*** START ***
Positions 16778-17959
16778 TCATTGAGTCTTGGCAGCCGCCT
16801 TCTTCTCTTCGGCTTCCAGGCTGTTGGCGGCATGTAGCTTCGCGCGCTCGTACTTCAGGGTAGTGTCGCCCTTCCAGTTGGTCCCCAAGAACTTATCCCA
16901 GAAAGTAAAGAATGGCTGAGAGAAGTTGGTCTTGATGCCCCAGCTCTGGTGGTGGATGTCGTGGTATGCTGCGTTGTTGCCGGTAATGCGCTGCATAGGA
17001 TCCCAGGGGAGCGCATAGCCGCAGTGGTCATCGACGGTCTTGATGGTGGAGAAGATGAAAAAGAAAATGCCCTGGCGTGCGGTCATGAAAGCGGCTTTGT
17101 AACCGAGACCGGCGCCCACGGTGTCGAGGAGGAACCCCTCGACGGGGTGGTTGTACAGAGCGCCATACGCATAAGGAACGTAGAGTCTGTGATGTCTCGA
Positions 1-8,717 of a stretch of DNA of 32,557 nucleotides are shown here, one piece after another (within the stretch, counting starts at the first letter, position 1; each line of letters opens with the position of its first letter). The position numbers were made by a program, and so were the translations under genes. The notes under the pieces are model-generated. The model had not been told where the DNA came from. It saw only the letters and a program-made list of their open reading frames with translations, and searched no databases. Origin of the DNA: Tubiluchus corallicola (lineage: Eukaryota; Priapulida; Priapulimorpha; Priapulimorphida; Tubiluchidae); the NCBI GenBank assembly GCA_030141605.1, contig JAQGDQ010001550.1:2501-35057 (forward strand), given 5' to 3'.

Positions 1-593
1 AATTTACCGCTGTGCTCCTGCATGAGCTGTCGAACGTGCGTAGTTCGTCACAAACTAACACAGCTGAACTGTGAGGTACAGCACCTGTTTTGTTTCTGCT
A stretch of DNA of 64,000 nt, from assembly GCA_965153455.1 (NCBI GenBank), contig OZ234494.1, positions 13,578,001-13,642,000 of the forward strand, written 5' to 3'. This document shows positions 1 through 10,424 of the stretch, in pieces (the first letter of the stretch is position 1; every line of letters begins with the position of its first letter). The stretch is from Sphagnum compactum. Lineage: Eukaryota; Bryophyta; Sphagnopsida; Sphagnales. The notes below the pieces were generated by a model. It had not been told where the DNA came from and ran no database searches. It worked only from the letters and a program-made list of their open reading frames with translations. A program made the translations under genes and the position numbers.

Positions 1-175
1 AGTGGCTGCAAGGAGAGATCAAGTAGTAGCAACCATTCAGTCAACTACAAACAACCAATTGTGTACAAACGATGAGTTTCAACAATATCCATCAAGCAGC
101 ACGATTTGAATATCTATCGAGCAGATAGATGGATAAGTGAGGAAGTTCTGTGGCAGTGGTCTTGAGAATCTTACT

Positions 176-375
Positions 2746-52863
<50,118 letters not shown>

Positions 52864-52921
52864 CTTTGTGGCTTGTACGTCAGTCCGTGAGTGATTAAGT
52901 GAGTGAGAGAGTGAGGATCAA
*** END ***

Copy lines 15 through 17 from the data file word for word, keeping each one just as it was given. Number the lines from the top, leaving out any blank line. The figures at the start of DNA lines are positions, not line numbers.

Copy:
Positions 2746-52863
<50,118 letters not shown>

Positions 52864-52921